Tag Archives: Otto Knabe

George Chalmers

5 Aug

George “Dut” Chalmers is one of only seven big league players born in Scotland.  He came to New York City as a young child and, according to The Philadelphia Inquirer “his baseball education was begun” with the Bradhurst Field Club which played their games at 145th and Lenox Avenue.  He also played on amateur teams in Hoboken, New Jersey and Red Hook, Brooklyn.

After attending Manhattan College, Chalmers began his professional career in 1909 with the Scranton Miners in the New York State League, managed by Gus ZeimerThe Sporting Life said:

“In George Chalmers, the giant young Manhattan College grad, Zeimer has landed what looks to be the prize-package pitcher of the league.   His work has been sensational.”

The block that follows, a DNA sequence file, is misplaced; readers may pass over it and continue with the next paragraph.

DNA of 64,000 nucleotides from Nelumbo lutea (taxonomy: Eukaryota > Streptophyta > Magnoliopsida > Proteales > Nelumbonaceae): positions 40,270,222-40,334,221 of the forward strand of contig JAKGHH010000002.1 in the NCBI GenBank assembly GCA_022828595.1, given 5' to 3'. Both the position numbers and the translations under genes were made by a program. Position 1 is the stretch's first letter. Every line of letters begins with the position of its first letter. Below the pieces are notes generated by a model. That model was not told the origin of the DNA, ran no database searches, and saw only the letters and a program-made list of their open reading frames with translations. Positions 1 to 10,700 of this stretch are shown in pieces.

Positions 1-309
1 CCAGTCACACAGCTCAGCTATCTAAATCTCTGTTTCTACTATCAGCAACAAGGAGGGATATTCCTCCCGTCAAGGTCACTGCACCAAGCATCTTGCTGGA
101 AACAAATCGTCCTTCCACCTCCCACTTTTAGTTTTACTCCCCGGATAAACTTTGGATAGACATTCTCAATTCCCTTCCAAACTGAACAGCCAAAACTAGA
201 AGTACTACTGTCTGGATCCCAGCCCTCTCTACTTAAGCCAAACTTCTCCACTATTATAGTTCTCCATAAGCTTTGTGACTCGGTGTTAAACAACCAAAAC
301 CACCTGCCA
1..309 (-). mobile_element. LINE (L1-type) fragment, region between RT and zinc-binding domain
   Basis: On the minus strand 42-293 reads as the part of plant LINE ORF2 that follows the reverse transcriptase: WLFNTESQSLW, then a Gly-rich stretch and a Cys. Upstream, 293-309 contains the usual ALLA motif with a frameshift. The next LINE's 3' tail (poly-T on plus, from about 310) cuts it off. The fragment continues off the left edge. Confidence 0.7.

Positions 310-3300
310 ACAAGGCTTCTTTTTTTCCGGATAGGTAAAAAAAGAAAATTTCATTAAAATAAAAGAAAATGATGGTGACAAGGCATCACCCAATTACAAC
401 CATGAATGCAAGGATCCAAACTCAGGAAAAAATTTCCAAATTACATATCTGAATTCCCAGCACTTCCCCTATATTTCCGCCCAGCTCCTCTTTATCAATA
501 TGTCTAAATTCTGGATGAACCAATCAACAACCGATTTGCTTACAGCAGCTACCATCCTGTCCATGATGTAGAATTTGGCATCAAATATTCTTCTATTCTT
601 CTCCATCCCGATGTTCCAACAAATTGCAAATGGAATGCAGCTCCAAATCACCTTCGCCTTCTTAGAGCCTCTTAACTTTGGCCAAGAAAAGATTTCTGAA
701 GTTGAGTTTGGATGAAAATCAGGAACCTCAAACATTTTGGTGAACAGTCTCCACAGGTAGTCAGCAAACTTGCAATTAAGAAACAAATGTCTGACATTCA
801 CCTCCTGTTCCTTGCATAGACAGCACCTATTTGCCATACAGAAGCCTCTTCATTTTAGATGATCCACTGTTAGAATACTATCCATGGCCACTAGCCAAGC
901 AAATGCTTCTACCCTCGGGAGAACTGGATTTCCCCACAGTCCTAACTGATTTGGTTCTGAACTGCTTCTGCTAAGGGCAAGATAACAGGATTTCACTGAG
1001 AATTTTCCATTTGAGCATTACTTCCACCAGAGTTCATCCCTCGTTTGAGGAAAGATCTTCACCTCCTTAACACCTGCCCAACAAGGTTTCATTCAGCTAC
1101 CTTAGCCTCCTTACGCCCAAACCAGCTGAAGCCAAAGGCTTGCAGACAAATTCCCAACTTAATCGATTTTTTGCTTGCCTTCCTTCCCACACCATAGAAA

There are no complete statistics for 1909, but the following season the 22-year-old Chalmers was 25-6 for Scranton; finishing second in victories to 23-year-old Syracuse Stars pitcher Grover Cleveland “Pete” Alexander who was 29-11.

The Wilkes-Barre Times-Leader said Chalmers:

“Looks like one of the very best in the minor leagues, having a major league head and everything in the pitching line, including fine control and a spitball.”

At the end of the 1910 season the Philadelphia Phillies acquired both of the New York League’s star pitchers; Chalmers was purchased, for either $3000 or $4000, depending on the source, and Alexander was obtained through the Rule 5 Draft.

Both rookies made the club after spring training in Birmingham, Alabama.  Six years later The Philadelphia Evening Public Ledger said of Chalmers’ first days with the 1911 Phillies: